We visited Västervik this summer, and we happened to visit on the last days of this excellent exhibition of original cirkus posters. They were rather worn, and were to be digitalised and saved for future generations. These original posters come from one of the most extensive collections of cirkus posters in the world. Amazing.
From my childhood memories, cirkus posters mostly looked like the left one, Trolle Rhodin’s cirkus. But here, we found an interesting collection of Polish posters from Cyrk and the Polish School of Posters. See the stunning difference between these two. I just had to post a gallery with some of them. I don’t have to say that my most loved one is the lion having humans jump through the ring… As a child that was my greatest wish…, and a wish for bulls chasing humans in the fighting arena too.
I just loved the simple and clean approach in these Polish artists’ hands. And the hidden messages. I also learned that long ago the cirkuses often had ”real” artists making their posters. Like this left poster by Tolouse Lautrec. The middle one is a poster from a time when ”strange and abnormal” people where shown to the audience. These two girls were albinos. (19th century)
The last advertisment is about Cirkus Madigan (also 19th century) and the beautiful Elvira Madigan. I guess some of you have heard her story or seen the movie on her tragic loveaffair with Sixten Sparre. It is always strange to realise that some movies were built on real persons, and real fates. We will never know the true story of course, but seeing her name there made her come alive to me. I loved that movie.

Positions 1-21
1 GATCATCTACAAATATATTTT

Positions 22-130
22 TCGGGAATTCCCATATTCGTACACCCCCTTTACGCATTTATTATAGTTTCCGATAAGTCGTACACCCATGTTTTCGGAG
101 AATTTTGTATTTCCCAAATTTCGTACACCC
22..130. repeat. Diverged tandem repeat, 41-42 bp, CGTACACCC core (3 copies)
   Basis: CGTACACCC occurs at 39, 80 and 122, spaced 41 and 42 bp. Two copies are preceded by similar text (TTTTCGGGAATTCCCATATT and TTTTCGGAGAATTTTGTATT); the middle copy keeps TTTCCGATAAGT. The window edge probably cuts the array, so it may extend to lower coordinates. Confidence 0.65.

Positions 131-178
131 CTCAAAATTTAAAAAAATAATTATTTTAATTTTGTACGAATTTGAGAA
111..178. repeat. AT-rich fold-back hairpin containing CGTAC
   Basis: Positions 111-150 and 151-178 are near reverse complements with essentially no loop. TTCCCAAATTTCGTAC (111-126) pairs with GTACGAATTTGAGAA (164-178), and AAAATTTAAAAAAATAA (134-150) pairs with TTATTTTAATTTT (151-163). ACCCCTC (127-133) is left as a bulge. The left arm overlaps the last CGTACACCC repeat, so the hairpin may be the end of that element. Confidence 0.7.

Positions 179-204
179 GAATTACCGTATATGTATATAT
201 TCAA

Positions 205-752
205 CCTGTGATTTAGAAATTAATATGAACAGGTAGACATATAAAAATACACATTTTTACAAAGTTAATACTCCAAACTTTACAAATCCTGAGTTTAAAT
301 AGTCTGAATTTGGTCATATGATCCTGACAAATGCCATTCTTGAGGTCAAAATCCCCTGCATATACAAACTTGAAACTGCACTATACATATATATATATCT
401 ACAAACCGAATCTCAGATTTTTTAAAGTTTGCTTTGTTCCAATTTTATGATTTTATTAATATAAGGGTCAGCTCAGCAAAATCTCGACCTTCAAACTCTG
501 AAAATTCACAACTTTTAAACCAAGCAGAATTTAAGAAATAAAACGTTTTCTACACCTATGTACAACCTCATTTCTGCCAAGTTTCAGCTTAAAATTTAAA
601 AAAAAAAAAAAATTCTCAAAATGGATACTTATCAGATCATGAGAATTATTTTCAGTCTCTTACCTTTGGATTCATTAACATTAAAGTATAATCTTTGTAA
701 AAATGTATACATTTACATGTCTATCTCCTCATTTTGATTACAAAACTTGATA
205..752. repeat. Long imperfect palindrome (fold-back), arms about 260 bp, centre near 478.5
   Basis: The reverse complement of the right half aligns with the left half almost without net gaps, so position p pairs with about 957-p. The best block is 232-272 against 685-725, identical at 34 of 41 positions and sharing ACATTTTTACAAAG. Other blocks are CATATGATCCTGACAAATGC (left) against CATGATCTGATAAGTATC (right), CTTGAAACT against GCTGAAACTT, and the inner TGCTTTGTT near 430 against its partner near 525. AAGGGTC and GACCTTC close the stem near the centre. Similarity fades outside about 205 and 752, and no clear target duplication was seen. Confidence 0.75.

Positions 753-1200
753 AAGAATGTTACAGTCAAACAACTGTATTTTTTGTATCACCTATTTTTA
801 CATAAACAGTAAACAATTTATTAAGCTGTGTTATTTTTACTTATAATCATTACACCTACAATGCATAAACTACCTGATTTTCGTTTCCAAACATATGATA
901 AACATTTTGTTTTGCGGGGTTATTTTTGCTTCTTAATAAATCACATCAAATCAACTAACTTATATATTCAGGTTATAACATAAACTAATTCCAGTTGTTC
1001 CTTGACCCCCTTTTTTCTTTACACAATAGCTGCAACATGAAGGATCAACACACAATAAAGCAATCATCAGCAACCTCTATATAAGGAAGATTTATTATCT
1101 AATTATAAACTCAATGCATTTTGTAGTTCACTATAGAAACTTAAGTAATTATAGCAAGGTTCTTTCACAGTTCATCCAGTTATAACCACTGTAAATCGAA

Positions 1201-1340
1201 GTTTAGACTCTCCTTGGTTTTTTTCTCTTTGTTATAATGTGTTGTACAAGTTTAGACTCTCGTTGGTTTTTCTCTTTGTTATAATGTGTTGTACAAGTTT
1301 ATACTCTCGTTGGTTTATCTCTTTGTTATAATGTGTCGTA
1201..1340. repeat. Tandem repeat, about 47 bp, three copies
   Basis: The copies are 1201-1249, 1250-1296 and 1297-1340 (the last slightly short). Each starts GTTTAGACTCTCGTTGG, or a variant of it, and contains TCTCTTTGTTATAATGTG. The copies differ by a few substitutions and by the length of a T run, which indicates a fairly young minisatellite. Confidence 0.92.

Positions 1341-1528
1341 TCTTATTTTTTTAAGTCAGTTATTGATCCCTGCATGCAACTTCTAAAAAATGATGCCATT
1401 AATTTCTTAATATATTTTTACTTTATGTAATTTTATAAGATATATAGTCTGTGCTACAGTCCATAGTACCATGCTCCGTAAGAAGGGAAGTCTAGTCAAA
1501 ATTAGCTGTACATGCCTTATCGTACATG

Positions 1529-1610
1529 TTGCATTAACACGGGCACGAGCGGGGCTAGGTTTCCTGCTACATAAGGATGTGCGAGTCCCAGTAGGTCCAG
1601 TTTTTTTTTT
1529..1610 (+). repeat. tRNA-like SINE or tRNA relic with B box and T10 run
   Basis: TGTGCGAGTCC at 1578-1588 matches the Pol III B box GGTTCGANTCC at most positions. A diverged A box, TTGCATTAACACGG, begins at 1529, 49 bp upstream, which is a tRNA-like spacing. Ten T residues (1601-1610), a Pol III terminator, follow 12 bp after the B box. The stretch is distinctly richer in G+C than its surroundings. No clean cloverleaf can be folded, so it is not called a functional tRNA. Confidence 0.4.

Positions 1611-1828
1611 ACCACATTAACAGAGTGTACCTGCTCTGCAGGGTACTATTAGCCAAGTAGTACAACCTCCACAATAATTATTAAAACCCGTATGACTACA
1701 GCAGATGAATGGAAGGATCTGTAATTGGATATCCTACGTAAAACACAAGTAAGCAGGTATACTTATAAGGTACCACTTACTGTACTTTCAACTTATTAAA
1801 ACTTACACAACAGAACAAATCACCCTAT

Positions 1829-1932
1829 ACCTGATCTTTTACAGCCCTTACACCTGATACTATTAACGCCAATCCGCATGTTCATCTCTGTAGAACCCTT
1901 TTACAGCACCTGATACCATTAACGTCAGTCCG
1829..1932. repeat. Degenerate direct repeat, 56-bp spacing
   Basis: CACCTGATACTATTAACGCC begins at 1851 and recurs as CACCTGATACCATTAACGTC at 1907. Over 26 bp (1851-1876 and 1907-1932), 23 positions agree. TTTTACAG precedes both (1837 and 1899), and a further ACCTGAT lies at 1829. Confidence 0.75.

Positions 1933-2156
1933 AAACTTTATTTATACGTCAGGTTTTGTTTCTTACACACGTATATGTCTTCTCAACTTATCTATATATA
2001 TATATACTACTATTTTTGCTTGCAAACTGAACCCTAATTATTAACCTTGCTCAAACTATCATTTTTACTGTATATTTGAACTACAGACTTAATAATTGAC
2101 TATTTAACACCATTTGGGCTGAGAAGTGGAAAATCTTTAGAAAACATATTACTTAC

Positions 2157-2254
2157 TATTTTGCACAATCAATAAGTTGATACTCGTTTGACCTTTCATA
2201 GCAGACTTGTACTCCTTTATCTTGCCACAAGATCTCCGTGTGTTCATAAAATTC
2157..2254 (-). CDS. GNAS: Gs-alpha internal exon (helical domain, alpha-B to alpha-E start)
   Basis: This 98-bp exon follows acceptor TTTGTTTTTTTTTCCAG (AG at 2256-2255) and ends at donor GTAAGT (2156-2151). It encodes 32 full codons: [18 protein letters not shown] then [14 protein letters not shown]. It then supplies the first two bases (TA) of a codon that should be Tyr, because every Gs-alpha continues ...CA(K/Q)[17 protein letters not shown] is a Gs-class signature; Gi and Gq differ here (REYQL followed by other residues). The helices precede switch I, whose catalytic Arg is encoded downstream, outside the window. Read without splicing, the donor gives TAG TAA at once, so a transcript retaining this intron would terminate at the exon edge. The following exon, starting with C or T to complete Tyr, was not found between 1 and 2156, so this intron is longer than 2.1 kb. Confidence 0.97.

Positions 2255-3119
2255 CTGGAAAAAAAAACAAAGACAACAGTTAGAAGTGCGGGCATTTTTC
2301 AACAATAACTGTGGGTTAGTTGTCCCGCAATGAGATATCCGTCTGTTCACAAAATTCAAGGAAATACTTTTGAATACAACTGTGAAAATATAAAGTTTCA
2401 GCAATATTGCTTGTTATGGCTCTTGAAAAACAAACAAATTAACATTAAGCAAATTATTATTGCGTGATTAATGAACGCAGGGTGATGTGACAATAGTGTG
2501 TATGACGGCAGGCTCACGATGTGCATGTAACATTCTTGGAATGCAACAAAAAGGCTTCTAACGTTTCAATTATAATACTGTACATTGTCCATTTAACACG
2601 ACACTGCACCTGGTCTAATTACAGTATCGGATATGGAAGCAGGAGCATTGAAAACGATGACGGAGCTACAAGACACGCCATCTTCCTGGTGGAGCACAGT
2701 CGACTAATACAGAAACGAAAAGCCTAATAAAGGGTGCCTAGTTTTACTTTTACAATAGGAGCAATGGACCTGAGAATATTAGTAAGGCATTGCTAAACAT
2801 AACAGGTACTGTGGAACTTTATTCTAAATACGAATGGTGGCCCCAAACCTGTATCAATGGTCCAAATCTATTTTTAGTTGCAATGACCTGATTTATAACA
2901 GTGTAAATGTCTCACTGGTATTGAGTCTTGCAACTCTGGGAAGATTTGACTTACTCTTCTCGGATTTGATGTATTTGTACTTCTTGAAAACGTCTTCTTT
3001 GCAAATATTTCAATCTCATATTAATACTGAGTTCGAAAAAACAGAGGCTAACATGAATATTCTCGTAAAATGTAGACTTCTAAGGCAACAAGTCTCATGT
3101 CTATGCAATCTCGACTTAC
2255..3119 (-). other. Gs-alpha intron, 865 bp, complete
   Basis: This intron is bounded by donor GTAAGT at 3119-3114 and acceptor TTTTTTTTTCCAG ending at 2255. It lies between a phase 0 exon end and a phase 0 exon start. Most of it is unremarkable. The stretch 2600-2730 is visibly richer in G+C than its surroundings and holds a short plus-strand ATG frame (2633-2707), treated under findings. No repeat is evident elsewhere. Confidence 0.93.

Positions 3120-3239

”If a foreigner were to spend a week or a month traveling your home country with you, where would you take them? What sights would you tell them to be sure to see? Where have you found some of your own favorite images? What is it you truly love about where you live, or places you’ve seen in your home country?
This might be the most challenging challenge of all…because I love so many things about my home country. But I will try…starting in the Southern part of Sweden, where I live. Sweden is a very ”long” country, 1 600 kilometers from north to south and 500 kilometers from east to west. This means that it can be winter in the north while it is still late summer in the south.
Spring and apple trees – a must see. Orchards and farmland is the sign of southern Sweden, because we have the best soil in the country. I grew up in an orchard, so this is true home for me.
I would want to show some of our famous parks and gardens, where Ronneby Brunn was voted the most beautiful park in Sweden.
From south to north, we have 30 National parks and 5 342 protected areas/nature reserves. I have visited several of them, and old trees, mostly oaks, are often in my lens.
The ache for home lives in all of us, the safe place where we can go as we are and not be questioned.
– Maya Angelou
Those nature gems are indeed worth visiting – and I can bring Milo along too.